In rural Uganda, it often takes days to access basic medical care. Health centers are scattered throughout the country, but they are grossly understaffed and underfunded.
Uganda's referral healthcare system seems logical and practical—on paper. But what happens when a great concept does not have funding or resources for its execution?
In Mozambique, a country with 25 million people and fewer than 20 practicing surgeons. To fill the gap, it trains health workers to perform basic surgical procedures.
LGBTI activist and campaigner Edwin Sesange argues that London Pride organizers should overturn their decision to ban the UK Independence Party (UKIP) group from the June march.
At a hospital in eastern Uganda, a new technique for treating infant hydrocephalus was born. Now it's showing up in operating rooms across the world.
Even after successful surgery, the stigma of disability and the stress of raising a child with special needs can corrode family ties and compound the effects of poverty.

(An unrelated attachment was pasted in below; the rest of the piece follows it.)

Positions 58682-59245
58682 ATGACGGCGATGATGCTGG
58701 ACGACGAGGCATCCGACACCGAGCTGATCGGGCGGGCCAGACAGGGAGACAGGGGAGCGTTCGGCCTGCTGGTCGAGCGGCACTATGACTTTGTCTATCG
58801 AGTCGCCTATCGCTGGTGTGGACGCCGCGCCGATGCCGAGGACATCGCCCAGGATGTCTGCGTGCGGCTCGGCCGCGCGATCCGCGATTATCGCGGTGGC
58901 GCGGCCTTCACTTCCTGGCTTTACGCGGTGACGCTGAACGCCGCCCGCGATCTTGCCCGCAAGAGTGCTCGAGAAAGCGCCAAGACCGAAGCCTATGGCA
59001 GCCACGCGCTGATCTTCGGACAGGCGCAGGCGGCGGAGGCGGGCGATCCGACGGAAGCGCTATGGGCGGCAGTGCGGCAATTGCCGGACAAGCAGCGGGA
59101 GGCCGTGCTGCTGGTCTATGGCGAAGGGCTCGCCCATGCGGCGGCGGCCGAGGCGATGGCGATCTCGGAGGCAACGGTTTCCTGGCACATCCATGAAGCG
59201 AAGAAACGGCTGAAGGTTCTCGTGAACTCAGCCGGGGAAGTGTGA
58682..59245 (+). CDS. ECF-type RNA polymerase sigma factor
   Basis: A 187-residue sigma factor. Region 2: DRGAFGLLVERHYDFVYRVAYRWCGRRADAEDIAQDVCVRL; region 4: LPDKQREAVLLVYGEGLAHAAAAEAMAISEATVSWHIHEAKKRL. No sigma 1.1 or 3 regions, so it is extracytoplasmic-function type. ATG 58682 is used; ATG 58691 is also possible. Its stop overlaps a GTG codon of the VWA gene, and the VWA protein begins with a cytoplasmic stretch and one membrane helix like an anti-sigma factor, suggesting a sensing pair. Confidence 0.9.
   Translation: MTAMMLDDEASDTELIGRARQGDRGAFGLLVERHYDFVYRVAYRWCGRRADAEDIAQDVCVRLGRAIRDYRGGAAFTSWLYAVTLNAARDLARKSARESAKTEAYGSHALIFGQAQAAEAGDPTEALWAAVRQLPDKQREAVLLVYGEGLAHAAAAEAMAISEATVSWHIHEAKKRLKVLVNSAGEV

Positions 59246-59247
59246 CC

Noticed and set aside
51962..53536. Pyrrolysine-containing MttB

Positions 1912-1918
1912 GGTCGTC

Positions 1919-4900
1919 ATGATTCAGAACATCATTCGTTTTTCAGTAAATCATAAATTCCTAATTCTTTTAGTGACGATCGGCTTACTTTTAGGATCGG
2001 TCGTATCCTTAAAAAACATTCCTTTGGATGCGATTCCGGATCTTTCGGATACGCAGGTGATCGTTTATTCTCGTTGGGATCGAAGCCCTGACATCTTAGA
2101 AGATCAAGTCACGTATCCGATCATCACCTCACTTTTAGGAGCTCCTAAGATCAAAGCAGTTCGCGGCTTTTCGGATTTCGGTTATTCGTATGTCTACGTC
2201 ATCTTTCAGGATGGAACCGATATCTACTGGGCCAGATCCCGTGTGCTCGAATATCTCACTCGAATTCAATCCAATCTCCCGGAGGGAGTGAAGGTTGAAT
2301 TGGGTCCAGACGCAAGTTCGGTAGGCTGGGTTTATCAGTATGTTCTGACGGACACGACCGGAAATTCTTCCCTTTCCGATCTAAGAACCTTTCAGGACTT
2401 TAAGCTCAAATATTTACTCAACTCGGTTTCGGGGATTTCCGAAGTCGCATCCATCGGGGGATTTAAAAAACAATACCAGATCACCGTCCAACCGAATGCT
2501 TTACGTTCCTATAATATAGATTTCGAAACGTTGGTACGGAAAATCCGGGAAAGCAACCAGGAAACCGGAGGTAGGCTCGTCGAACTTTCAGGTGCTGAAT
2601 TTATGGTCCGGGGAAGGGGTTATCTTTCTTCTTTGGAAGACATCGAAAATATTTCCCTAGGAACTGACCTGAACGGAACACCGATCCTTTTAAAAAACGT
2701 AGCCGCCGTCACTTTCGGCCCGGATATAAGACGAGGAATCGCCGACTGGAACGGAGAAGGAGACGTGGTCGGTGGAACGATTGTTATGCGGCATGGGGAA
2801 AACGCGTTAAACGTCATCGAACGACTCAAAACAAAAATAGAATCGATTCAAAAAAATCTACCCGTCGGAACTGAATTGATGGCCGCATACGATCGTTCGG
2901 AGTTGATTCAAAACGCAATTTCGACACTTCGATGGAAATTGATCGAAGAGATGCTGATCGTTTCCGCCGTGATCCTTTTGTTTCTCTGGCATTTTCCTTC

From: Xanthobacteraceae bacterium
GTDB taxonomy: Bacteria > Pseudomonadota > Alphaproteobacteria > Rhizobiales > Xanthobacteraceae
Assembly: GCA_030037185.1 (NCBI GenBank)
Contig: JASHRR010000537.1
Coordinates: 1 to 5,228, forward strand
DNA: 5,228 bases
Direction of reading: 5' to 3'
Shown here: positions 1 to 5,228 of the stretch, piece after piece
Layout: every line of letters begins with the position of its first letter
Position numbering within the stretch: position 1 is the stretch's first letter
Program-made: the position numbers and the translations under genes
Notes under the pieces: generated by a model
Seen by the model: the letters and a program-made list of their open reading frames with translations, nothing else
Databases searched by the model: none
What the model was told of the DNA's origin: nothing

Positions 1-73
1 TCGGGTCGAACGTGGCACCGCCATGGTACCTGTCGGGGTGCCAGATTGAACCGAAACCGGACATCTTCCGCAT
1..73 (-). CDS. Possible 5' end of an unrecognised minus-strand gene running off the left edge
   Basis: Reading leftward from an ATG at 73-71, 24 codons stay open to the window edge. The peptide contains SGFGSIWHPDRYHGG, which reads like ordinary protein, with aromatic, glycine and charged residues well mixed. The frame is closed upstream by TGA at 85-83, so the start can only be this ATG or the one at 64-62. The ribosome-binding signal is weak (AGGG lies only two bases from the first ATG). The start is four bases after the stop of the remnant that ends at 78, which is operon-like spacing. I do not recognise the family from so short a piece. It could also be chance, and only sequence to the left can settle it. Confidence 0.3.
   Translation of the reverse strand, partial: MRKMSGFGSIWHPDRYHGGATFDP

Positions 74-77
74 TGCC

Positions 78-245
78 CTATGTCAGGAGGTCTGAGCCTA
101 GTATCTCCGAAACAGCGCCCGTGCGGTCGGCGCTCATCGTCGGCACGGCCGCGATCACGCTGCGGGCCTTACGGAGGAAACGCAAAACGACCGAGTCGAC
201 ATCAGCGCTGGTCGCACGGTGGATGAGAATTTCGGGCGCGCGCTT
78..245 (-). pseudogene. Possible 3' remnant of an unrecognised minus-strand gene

A technique developed by an American surgeon in Uganda is now helping kids in the US as well. "Global surgery is a two-way street," says Dr. Benjamin Warf.
Billions of people worldwide do not have access to even the simplest surgical procedures. But a new global initiative hopes to change the situation.
Pulitzer Center grantee Roger Thurow highlights innovative efforts in Uganda that can lead to achieving the goal of healthier children, mothers, and communities.
An interview with LGBTI rights activist Jay Mulucha on life in Uganda after the Anti-Homosexuality Act was struck down.
Uganda, one of the United States' most important African military allies, will hold presidential and parliamentary elections on February 18.
Good nutrition in the first 1,000 days is vital for the growth of a child’s body and brain. In Uganda a 15-month-old enjoys a nutritious lunch.